UNION COUNTY — Today as Newark Liberty International Airport began enhanced screening of passengers from West African countries affected by Ebola, the county said they remain vigilant and on a high state of awareness when it comes to this disease that has killed over 4,000 people.
Although the majority of the airport is in Newark, a portion, including terminal A, is located in Elizabeth.
Thermal scanners will be used to take the temperatures of passengers arriving from Liberia, Sierra Leone and Guinea. Passengers will also be asked a series of questions about any possible exposure to the deadly virus as they enter the United States.
However, according to the Centers for Disease Control and Prevention, completely eliminating the danger here is impossible.
“No matter how many procedures are put in place, we can’t get the risk to zero,” said Dr. Martin Cetron, director of the division of global migration and quarantine for the CDC, at a briefing Saturday at JFK International Airport in New York.
Important here is that fewer than 150 people arrive daily in the United States from the three most heavily affected countries, Liberia, Sierra Leone and Guinea, and half of those arrive at JFK airport.
“The key to minimizing the spread of Ebola is to identify it as quickly as possible and isolate potential cases,” O’Dowd said in a letter requesting hospitals to voluntarily undertake drills that focus on how emergency rooms would handle a suspected case of Ebola.
Although Elizabeth media spokesperson Kelly Vence was contacted to find out what measures the Elizabeth Health Department had in place in case a passenger with symptoms of the disease surfaces in the portion of the airport located in the city, she did not return calls by press time on Tuesday.
Union County Communication Director Sebastian D’Elia said Tuesday the county has been and continues to be “at a high state of awareness.”
“We are a part of the U.S. LINCS Health Network,” D’Elia explained, pointing out that since August the county has been filtering information that they receive in order to keep all 21 municipalities informed about how Ebola is being tracked.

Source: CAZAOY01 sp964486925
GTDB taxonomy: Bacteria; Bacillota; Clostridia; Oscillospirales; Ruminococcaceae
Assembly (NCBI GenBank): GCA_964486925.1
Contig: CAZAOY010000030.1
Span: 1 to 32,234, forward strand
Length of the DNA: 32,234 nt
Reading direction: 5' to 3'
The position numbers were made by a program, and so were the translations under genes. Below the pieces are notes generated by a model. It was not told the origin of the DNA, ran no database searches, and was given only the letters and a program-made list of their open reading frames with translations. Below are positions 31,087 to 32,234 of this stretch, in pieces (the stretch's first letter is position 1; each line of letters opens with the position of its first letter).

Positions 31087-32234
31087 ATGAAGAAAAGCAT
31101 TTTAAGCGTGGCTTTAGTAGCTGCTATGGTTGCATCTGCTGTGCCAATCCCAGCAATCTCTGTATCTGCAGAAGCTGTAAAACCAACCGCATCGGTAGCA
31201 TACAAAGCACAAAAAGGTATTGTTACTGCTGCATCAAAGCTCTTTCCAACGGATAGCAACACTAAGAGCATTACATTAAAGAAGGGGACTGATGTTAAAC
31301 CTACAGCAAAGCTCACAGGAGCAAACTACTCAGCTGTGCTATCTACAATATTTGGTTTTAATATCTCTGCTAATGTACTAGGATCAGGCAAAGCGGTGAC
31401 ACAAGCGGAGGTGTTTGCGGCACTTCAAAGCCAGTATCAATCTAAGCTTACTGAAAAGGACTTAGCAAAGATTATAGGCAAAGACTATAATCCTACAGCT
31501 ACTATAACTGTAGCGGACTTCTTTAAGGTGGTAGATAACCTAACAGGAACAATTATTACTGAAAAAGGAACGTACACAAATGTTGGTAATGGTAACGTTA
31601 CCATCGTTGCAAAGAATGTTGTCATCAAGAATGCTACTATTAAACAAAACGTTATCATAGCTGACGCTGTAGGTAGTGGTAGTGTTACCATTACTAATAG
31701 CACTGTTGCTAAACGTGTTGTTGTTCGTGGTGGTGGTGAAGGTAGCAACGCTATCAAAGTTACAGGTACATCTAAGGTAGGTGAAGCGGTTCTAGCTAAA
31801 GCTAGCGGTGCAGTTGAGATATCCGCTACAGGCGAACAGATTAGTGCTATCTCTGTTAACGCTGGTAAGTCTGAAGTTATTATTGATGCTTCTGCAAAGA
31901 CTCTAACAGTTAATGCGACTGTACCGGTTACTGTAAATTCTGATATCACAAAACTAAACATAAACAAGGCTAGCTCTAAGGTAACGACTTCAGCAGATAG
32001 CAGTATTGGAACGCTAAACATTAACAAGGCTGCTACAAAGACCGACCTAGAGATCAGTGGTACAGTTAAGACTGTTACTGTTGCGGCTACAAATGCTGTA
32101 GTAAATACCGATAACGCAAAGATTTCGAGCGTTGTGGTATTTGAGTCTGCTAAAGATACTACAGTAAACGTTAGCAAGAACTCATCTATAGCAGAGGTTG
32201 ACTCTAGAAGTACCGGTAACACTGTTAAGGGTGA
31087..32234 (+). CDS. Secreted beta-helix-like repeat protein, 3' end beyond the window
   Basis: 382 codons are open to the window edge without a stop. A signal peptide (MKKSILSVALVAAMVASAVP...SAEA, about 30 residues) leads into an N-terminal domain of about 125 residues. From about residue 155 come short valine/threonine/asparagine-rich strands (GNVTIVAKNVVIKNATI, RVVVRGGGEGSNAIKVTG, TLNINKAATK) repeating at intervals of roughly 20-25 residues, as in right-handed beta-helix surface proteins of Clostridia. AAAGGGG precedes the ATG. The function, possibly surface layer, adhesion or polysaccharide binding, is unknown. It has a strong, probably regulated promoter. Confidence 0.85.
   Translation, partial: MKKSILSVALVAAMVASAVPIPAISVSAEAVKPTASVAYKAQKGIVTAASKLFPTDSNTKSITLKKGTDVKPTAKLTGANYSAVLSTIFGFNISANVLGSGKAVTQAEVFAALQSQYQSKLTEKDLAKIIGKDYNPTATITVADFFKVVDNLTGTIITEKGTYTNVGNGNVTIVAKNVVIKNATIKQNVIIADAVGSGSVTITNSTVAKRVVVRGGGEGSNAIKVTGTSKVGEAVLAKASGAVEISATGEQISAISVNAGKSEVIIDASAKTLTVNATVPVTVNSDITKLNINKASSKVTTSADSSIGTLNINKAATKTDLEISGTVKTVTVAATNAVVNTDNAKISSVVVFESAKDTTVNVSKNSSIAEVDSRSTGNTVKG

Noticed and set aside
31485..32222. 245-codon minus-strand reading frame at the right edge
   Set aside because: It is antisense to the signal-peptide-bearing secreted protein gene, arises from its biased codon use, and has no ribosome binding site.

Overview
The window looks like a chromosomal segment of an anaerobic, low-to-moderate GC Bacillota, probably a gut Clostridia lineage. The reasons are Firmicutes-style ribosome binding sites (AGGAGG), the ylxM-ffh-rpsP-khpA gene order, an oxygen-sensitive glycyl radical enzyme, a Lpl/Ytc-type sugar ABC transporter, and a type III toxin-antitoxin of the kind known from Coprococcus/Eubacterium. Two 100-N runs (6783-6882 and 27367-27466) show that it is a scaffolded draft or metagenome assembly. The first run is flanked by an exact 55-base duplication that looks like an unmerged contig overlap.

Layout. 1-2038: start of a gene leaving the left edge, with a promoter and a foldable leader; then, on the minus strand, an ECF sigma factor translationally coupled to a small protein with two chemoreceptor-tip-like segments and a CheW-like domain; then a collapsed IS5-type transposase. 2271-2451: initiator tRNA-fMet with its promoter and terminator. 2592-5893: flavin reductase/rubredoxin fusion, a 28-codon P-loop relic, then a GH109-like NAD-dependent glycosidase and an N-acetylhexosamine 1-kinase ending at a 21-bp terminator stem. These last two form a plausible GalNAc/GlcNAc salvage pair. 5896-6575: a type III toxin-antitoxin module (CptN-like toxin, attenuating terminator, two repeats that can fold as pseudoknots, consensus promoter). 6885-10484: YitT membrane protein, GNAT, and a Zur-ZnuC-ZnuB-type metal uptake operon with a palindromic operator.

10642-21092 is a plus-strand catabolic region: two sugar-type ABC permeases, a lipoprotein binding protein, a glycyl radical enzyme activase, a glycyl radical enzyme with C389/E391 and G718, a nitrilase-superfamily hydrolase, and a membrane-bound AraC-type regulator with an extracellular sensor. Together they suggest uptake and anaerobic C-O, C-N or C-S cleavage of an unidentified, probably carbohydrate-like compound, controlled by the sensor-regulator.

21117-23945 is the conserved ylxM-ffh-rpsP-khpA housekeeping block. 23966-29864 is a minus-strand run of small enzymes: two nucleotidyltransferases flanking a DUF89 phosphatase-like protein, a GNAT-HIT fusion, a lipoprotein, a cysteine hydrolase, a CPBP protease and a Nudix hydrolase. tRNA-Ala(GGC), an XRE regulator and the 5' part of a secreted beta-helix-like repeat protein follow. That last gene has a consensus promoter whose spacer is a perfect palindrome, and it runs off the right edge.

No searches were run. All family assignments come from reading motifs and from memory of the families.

“Everything is being guided by the state health department and CDC,” the communication director said, but noted that county officials are staying informed and “highly vigilant.”
According to the CDC, the world is facing the biggest and most complex outbreak of this virus in history.
Critical, they said, is early recognition and reporting of suspected Ebola virus exposures.
Ebola, previously known as hemorrhagic fever, is a severe, often fatal disease in humans and primates, such as monkeys, gorillas and chimpanzees. This disease can be spread in several ways to others through direct contact with the blood or bodily fluids of an infected person showing symptoms of the disease. Bodily fluids include, but are not limited to, feces, saliva, urine, vomit and semen.
The virus can enter the body through broken skin or unprotected mucous membranes, such as the nose, eyes or mouth, and has an average 21-day incubation period.
The disease is also spread through exposure to objects, such as needles, that have been contaminated with infected secretions.
Of serious concern to the CDC is the fact Ebola spreads quickly within healthcare settings, such as clinics or hospitals.
“Ebola is not spread through the air, food or water,” the CDC said, pointing out, though, that direct, unprotected contact with the dead bodies of those who died of the disease, or with infected bats, rodents or primates does spread the virus.
There is no specific medicine or vaccine that cures individuals infected with Ebola.
“It is important here that people understand that a person infected with Ebola cannot spread the disease until symptoms appear,” the CDC said in a statement over the weekend.
Tuesday New Jersey Commissioner of Health Mary O’Dowd asked the state’s 72 acute care hospitals to hold drills on how to handle cases of Ebola.
“All of our hospitals need to be ready to manage a potential case of an individual that would appear on their doorstep with Ebola,” said O’Dowd, adding that all hospitals needed to understand when they are doing triage to evaluate the travel history of any patient exhibiting symptoms consistent with Ebola.
The move came a day after a nurse in the United States became ill after caring for a patient with Ebola who died over the weekend.